We’ve recently organized a series of projects designed to bring undergrads into the realms of research and outreach. Check ’em out at the Office of Undergraduate Education’s Research Opportunities for Undergraduates website. I repost them here with a bit more elaboration. Contact me (firstname.lastname@example.org) if you’re interested! These projects are really just the tip of a gigantic iceberg of ideas we have. Here’s the full ad:
The Frost Entomological Museum research consortium seeks 3–4 undergraduate research assistants to assist with a variety of research projects related to insect biodiversity and evolution. Current projects focus primarily on specimen sorting, preparation, and curation, as well as how to capture and represent phenotype data (high resolution imaging and textual descriptions, for example). There are also opportunities for the development of museum exhibits and field guides. Possible projects include:
- Assembling pollinator display(s) for outreach events and for exhibition in the Frost Museum. Helpful skills to have: experience with crafts, excellent written English skills, attention to detail, interest in education and outreach. Skills to be acquired: insect collection and mounting techniques, effective display design, knowledge about local pollinators.
- Imaging insects under high resolution for diagnostic features, and aggregating diagnostic information for field guides/handouts. Helpful skills to have: photography skills, experience with Adobe Photoshop (or similar software), attention to detail, knowledge of LaTeX markup, ability to identify insect orders, knowledge of insect anatomy. Skills to be acquired: specimen handling, natural history collection informatics, knowledge of how to identify insects to family, photography of small objects, laser confocal or other microscopy.
- Digitizing specimen data, using the latest data standards and imaging tools. Helpful skills to have: accurate data entry (typing skills), attention to detail, knowledge of spreadsheets (MS Excel and Google Docs, for example), excellent communication skills. Skills to be acquired: specimen handling, natural history collection informatics, imaging methods (GigaPan photography and/or light micrographs, for example).
- Digitizing descriptions of new species. Images of specimens (holotypes in most cases) will be compiled and associated with original species descriptions. Helpful skills to have: accurate data entry (typing skills), attention to detail, excellent communication skills, information retrieval/library science (how to request an interlibrary loan, for example), knowledge of French and German. Skills to be acquired: image stacking methods, biodiversity informatics (especially phenotype ontologies), formal knowledge representation (OWL, for example).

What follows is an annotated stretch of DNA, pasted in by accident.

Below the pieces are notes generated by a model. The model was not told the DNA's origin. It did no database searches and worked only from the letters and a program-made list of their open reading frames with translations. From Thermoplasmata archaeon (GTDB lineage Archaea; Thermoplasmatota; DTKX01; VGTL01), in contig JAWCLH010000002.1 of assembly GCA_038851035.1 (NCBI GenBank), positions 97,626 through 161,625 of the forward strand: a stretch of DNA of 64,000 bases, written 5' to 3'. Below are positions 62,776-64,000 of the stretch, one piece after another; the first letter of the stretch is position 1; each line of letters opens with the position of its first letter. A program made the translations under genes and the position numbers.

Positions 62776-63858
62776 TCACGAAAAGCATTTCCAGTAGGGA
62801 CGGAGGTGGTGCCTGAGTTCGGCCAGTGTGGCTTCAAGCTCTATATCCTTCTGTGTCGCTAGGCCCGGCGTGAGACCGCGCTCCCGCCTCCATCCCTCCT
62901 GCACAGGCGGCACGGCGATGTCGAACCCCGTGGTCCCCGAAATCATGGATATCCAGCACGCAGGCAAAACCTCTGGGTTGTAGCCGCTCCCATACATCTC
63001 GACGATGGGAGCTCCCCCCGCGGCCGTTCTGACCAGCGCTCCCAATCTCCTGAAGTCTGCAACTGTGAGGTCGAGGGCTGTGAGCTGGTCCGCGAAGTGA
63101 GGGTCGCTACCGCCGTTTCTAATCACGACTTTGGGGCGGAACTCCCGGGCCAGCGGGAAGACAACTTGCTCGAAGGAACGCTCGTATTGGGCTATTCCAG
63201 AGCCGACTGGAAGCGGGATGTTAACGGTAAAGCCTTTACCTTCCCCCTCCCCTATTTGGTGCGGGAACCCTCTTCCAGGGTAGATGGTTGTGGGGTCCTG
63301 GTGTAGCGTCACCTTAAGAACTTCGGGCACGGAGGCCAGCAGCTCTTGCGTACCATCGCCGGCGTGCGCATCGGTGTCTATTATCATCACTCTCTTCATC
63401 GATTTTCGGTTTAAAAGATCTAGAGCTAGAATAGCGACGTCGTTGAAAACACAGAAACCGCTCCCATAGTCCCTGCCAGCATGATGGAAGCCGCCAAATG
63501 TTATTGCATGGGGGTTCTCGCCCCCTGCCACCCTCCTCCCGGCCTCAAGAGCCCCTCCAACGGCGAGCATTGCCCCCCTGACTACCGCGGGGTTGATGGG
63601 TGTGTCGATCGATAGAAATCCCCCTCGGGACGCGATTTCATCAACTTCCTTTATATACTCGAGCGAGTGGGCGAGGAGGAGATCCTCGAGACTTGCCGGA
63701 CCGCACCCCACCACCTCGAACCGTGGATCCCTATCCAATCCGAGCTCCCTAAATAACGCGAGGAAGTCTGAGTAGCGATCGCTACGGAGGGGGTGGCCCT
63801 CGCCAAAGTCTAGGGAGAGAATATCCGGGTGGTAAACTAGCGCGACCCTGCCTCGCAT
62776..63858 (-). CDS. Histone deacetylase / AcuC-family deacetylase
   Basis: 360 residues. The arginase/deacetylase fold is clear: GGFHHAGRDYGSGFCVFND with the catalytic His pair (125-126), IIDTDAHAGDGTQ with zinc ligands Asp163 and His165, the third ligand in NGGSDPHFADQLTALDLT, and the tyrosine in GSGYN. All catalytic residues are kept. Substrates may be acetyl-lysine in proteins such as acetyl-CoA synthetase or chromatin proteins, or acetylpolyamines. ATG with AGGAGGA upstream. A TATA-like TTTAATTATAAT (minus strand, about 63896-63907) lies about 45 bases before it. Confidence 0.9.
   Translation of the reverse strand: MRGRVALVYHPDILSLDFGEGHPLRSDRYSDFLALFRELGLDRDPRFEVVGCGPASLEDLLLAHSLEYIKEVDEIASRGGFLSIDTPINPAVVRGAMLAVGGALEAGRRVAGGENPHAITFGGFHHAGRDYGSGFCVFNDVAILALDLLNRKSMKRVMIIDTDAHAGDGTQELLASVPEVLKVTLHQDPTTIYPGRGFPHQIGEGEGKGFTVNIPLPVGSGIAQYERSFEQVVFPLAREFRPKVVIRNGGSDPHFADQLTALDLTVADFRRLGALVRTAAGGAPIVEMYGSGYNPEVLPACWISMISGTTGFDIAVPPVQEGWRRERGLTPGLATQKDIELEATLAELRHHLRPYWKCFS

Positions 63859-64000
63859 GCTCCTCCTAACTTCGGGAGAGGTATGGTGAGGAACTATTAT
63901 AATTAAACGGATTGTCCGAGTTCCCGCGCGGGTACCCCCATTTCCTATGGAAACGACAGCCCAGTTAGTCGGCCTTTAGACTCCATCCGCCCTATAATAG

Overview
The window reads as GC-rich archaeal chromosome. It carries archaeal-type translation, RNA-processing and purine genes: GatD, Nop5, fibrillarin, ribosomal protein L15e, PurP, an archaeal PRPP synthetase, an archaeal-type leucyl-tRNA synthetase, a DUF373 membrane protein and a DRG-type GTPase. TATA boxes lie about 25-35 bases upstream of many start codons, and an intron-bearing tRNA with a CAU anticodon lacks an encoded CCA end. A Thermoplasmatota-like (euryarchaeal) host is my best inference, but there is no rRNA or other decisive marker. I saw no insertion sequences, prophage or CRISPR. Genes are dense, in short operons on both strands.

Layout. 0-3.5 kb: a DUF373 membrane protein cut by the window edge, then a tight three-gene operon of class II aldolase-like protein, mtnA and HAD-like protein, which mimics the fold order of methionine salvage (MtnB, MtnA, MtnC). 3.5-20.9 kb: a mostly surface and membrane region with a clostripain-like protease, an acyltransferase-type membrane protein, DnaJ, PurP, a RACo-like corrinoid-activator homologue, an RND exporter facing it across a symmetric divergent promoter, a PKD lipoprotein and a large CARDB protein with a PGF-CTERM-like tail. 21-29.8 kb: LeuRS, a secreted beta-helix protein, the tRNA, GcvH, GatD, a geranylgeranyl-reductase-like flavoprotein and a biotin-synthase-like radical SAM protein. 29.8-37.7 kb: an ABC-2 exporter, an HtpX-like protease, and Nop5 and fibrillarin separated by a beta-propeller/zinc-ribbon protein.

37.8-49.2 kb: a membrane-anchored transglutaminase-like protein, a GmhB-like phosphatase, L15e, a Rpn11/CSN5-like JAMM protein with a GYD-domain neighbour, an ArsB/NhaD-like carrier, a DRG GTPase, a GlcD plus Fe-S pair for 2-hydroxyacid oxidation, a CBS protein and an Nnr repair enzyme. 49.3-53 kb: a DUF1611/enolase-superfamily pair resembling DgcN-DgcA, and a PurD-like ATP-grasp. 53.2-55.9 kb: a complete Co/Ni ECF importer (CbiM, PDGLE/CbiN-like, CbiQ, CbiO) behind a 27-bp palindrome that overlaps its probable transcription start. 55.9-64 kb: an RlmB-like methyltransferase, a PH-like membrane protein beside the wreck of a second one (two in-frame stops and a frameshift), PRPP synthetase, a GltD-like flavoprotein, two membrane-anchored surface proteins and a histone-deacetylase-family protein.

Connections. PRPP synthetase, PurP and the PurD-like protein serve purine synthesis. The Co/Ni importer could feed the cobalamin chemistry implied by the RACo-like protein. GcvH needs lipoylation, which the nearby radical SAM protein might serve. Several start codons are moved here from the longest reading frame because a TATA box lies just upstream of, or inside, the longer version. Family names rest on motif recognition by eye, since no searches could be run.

- Adding and curating insect specimens in the teaching collection. The insect teaching collection needs to be expanded significantly and completely overhauled. Helpful skills to have: attention to detail, excellent communication skills, ability to identify insect orders, enthusiasm for field work. Skills to be acquired: insect specimen curation, knowledge of how to identify insects to family.
- 3D reconstruction of internal wasp anatomy. We have serially sectioned wasp specimens with a synchrotron and microCT and now need to annotate the slices and assemble them digitally into a 3D image (see example below, from this paper about treehopper morphology). Helpful skills to have: knowledge of anatomy, attention to detail. Skills to be acquired: 3D imaging techniques, exposure to Avizo software.
Students will receive research credit (1 credit for 3 research hours/week; up to 3 credits), training in relevant skills, and will participate in the activities organized by the greater Frost Museum community.
To apply, please send me (email@example.com) the following information:
- Your résumé, including relevant courses.
- Cover letter, including details about your research experience, current research interest(s), and career goals.
- Number of hours you are available to work weekly.